Limor Kessem
Limor Kessem

When it comes to cybercrime, online fraud attacks have their seasonal trends, and can almost be expected to rise and fall every year. There is tax season phishing and fraud, the summertime's drop in activity, and most of all – holiday season ecommerce and malware attacks.

Cybercriminals take the holiday season seriously and prepare well in advance for their online shopping sprees, banking on Black Friday, Cyber Monday, and every other part of the shopping season. The reasons are easy to understand: criminals will try to get lost in the shuffle, taking advantage of the barrage of online transactions that come during the most wonderful time of the year.

In 2015, the holiday season was named the biggest cybercrime Christmas ever, with online retailers in Europe stopping more than 45 million attempted online attacks over the period of a mere three months.

This year, analysts forecast a 10% rise in overall shopping spend, most of which is expected to take place online – in digital and mobile sales, where a 25% rise is predicted. In numbers, digital sales are expected to hit $94.71 billion this Christmas period, according to research firm eMarketer.

Digital shopping is great for consumers and retailers alike, but as expected sales rise, so do the losses attributed to fraudulent purchases. ACFE research indicates that fraud takes an estimated 20 percent uptick during the holiday season.

In 2015, retailer losses in the U.S. reportedly reached $2.2 billion in holiday return fraud alone. That's without counting untold numbers of phished credentials, banking Trojan attacks, and account takeover fraud cases that can carry out well into the year ahead. Retailers surveyed said that about 3.5% of holiday returns are fraudulent – bounce that number off the expected $95 billion in sales this year, and we are looking at a forecasted minimum of $3.3 billion in losses for 2016. That's a whopping 50% increase year over year.

But how can the legitimate deluge of online sales be accommodated and the illicit one be stopped? In the U.S., retailers hire around 740,000 part-time workers for the warehouse and fulfillment centers, as well as e-commerce support. While this is a great news for consumers who will get their orders on time, retailers should also focus on hiring more fraud specialists during the season if they want to minimize cybercrime losses. And to avoid recruiting serial fraudsters, start ahead and don't cut corners – background checks and training for ethical conduct should be in place even for entry level employees. Better yet, hire certified staff.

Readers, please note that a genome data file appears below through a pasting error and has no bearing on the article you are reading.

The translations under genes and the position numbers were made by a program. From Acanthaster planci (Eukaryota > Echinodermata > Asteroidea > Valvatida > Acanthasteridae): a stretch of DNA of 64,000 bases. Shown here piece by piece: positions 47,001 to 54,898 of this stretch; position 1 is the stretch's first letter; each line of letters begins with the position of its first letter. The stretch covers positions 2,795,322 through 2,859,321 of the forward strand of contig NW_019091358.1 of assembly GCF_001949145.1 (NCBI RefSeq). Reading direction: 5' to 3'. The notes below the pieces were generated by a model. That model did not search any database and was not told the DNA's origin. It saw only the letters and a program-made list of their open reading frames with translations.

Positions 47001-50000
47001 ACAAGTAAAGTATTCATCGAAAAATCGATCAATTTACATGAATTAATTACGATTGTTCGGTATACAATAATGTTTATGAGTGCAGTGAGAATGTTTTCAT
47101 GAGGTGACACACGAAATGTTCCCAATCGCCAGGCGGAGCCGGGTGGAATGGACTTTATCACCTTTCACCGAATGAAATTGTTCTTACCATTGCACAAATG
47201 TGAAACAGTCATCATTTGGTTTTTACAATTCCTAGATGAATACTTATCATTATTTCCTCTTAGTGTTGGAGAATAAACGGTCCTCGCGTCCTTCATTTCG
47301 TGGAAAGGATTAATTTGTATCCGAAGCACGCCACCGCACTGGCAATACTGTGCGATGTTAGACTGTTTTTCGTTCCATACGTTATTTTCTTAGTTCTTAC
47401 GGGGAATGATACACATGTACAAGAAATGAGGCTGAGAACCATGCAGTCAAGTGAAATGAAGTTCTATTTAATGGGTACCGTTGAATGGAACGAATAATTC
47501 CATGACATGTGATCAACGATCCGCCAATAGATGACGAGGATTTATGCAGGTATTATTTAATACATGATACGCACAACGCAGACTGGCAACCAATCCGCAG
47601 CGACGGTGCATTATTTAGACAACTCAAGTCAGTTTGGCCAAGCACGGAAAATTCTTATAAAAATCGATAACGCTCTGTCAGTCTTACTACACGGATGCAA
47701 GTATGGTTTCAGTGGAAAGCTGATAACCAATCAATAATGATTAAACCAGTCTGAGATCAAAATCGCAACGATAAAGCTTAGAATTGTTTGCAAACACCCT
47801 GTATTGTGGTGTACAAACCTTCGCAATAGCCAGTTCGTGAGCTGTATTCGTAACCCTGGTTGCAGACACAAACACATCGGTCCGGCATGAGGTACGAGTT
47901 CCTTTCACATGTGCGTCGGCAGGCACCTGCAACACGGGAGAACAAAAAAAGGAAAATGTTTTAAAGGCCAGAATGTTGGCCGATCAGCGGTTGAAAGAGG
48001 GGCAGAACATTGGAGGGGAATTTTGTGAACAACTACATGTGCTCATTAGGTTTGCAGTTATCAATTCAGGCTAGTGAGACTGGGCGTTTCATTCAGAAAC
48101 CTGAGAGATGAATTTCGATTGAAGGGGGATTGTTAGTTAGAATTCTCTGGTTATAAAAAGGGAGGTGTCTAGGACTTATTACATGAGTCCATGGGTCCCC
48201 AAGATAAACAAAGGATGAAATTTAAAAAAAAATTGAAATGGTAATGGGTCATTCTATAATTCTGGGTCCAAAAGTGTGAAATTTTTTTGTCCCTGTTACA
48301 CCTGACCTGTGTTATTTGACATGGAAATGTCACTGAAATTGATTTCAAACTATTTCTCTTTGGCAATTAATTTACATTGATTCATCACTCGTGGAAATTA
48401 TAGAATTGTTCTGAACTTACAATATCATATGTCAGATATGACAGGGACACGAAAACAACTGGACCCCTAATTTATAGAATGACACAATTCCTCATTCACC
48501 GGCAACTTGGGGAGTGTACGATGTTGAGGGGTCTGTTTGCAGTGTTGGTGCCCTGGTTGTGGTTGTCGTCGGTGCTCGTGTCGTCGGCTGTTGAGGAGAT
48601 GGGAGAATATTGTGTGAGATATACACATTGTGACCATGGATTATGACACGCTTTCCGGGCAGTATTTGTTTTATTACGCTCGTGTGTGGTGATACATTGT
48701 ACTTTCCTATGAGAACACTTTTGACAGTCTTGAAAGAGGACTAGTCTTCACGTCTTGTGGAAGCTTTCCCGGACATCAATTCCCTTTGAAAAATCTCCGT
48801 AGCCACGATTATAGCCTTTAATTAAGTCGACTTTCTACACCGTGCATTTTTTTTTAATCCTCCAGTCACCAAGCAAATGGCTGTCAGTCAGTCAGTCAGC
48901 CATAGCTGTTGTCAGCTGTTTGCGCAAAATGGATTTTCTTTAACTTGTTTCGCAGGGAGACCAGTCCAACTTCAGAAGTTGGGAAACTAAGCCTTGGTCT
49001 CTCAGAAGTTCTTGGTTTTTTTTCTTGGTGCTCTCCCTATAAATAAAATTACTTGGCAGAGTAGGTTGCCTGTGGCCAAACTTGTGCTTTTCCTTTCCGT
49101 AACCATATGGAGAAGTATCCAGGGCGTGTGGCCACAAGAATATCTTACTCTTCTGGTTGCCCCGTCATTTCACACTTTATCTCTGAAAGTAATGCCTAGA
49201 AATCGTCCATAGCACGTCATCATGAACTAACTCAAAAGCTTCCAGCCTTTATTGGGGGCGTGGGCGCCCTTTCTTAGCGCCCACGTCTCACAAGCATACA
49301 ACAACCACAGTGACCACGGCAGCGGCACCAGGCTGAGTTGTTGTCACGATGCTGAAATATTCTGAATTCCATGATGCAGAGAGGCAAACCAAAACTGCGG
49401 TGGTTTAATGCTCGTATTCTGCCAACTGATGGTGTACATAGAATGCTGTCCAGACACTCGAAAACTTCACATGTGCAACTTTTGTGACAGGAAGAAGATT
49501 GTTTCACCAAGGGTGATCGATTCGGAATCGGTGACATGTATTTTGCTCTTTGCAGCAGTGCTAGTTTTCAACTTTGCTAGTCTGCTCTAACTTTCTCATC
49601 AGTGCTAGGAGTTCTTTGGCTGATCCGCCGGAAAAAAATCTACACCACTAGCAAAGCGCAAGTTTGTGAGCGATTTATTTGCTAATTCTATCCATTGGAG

The larger retailers already have that sense of urgency, and are indeed posting job ads to recruit fraud screening specialists and fraud prevention reps. The small to medium retailers, those who are considered the lower hanging fruit for cybercriminals, are likely not doing the same.

If your organization is a smaller one, don't be tempted to relax fraud procedures in order to accept more orders this season. Lowering stringent fraud controls can sometimes result in employees succumbing to holiday spending stress, and fraudsters realizing your business is easier to defraud.

The holidays are known to be a time for cybercriminals to exploit the poor security habits of unaware shoppers, but they are even more of a time for them to exploit unprepared merchants.

Count on cybercriminals to come prepared this year with tricks and wares on all levels of sophistication. From the shallow to the advanced phishing attacks, threatening new banking Trojans, and mobile malware apps designed to facilitate card and online banking fraud.

The underground is replete with Christmas-themed cybercrime offerings every year, and 2016 will be no different. How is your organization preparing?